Progressive overload is a cornerstone of any strength training program. It is the concept that the body must be exposed to a stimulus greater than it has been exposed to before to adapt and improve. Train the same, remain the same!
Progressive overload can be achieved in multiple ways. We can increase the intensity, the frequency, or we can increase the number of reps and sets we’re doing with a specific weight. These techniques all expose the body to a new and greater stimulus than before. Although there are some benefits that are unique to each method, they are all essentially doing the same thing: they all increase our overall training effect.
The Fundamentals of Volume
Training volume is defined as sets x reps x weight. It is the total work done per session, or per week depending on how you look at it. For example, if someone does three sets of 10 reps at 100kg, that is 3,000kg of volume in that session. Over a training period, an increase in training volume has been shown to increase muscle size,1 and bigger muscles are generally stronger muscles. As volume encompasses intensity, frequency, sets and reps, it is easier and more beneficial to track training volume rather than just to track one of these factors individually. To achieve progressive overload while looking at our training volume, we must manipulate classic training metrics.
Adding intensity (weight) is the least effective method to increase overall training volume. If you go from three sets of 10 reps at 100kg (3,000kg of volume) and add 2.5kg to the bar, you achieve 3,075kg of volume. If you had only added one rep per set, you would achieve 3,300kg of volume, and if you added a whole extra set, 4,000kg of volume.
However, there are unique benefits to increasing the weight used. Upping intensity is usually the main goal for strength athletes, as the competition demands a maximal strength test of a specific movement. Therefore, more intense training is more competition-specific. Increasing volume by adding intensity is probably best done in a strength phase of training, working towards a test or a competition day.
The Right Way to Increase Frequency
Frequency is the number of times you do a specific movement during a week. For example, if you squat twice a week, increasing that to three times a week will increase your frequency. This will increase your volume as well, as you add all the sets you do on your additional day to your current weekly sets. When increasing your frequency, it is best to split your current volume over the new number of days.
Let’s take an individual squatting five sets of five reps, twice per week. That’s 10 total sets. If they want to add a day to increase frequency, they are best off splitting those 10 sets over the now three days of squat training. That could look like four sets of five on day one, three sets of five on day two, and three sets of five on day three. Total volume hasn’t yet increased, but frequency has. After this point, you can add a set on day two and have increased volume in a more manageable way.
Frequency has a unique benefit to the other methods, in that it exposes the trainee to more practice at the movement. This can be especially beneficial to people struggling with technique, or beginners who need to learn a specific movement better.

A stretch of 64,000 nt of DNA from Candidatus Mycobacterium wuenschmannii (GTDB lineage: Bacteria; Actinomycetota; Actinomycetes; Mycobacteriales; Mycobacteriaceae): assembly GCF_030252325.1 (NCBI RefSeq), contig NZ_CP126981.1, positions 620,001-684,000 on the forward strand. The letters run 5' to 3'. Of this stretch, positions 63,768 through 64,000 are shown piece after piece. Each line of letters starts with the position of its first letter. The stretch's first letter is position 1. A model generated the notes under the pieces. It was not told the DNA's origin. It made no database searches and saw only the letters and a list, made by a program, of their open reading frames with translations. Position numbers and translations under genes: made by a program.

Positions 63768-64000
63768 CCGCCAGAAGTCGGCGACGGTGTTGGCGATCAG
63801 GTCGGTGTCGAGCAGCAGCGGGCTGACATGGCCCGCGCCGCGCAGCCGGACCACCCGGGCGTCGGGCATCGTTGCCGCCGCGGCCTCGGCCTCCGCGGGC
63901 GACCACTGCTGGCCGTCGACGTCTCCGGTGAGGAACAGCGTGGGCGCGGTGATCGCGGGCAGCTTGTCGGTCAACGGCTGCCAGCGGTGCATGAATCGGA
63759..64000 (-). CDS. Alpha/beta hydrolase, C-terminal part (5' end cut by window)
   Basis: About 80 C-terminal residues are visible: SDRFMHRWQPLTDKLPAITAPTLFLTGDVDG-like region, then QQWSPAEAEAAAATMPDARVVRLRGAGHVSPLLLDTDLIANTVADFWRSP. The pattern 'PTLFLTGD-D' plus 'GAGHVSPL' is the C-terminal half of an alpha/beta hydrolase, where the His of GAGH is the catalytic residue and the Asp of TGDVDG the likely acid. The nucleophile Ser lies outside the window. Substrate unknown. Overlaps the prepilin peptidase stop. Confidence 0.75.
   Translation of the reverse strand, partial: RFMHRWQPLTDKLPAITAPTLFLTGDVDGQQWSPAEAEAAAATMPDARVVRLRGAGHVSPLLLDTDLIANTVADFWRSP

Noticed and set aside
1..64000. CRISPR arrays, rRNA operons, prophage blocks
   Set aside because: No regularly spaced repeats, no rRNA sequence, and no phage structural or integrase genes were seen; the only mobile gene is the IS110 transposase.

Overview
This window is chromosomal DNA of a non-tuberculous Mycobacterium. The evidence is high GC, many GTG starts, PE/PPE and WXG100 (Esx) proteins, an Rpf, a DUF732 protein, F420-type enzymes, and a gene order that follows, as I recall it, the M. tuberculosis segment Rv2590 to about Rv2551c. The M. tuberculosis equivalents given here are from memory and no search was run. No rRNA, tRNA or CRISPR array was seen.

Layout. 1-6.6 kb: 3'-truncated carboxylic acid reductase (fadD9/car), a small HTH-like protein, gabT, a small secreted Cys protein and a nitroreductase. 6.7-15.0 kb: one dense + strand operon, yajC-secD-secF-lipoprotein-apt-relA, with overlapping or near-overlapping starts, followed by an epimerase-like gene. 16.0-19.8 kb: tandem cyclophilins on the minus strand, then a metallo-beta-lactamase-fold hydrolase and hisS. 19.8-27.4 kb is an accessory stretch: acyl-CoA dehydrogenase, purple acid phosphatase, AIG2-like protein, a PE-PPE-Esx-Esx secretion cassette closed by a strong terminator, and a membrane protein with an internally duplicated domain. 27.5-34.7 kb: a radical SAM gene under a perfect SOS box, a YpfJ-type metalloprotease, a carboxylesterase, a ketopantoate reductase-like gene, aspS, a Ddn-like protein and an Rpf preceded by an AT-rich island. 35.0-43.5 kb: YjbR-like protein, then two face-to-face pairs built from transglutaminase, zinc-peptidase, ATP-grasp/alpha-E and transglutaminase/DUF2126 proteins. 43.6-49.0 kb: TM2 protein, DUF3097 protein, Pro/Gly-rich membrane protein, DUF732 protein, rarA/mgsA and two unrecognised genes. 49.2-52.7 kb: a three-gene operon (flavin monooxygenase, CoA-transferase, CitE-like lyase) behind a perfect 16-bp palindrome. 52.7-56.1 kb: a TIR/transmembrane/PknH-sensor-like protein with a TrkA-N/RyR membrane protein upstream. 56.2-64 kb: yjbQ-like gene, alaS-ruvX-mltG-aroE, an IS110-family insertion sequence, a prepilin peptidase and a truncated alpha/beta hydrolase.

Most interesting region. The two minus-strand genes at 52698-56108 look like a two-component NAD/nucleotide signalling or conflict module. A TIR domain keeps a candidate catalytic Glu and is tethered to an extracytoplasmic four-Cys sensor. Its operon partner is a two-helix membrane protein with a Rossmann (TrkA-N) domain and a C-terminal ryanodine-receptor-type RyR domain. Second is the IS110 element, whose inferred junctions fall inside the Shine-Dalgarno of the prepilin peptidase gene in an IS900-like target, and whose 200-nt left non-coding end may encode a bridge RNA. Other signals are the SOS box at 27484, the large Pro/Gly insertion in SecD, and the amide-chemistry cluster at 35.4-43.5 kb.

Linear Progression Using Volume
Finally, adding reps or sets into workouts can moderately increase the volume of training. If one week you accomplish three sets of five with a particular weight and the next week you manage three sets of six with the same weight, you have increased volume. Adding reps or sets are moderate ways to increase volume, but it tends to be the most manageable for most athletes. Saying to someone “Okay, we’ve done five reps with that this week, next week we’ll do six reps” is fairly linear progression, makes sense to most people, and can be very manageable in non-maximal training programs.
This is a good technique for novice athletes, as it creates confidence that they are progressing without having to add more weight to the bar. An effective technique is to add a rep each week for two weeks, then add a set on the third week before returning to the original set and rep scheme but adding weight to the bar. In reality, this is a linear progression, but is less daunting than constantly adding weight to the bar.
See the Whole Picture
Volume incorporates all the classic methods to achieve progressive overload (intensity, frequency, sets and reps) and creates a nice, easy-to-track metric that gives a more holistic view of training. Assessing progress using volume rather than weight on the bar provides a more gradual and effective method of exposing the body to new stimuli. It also avoids the quick plateaus that arise from classic linear programs. If you don’t track your training volume, you are leaving out a key method to assess progress. Why assess just one metric of progressive overload, when you can look at them all together?
1. Schoenfeld, Brad J., Dan Ogborn, and James W. Krieger. “Dose-response relationship between weekly resistance training volume and increases in muscle mass: A systematic review and meta-analysis.” Journal of Sports Sciences 35, no. 11 (2017): 1073-1082.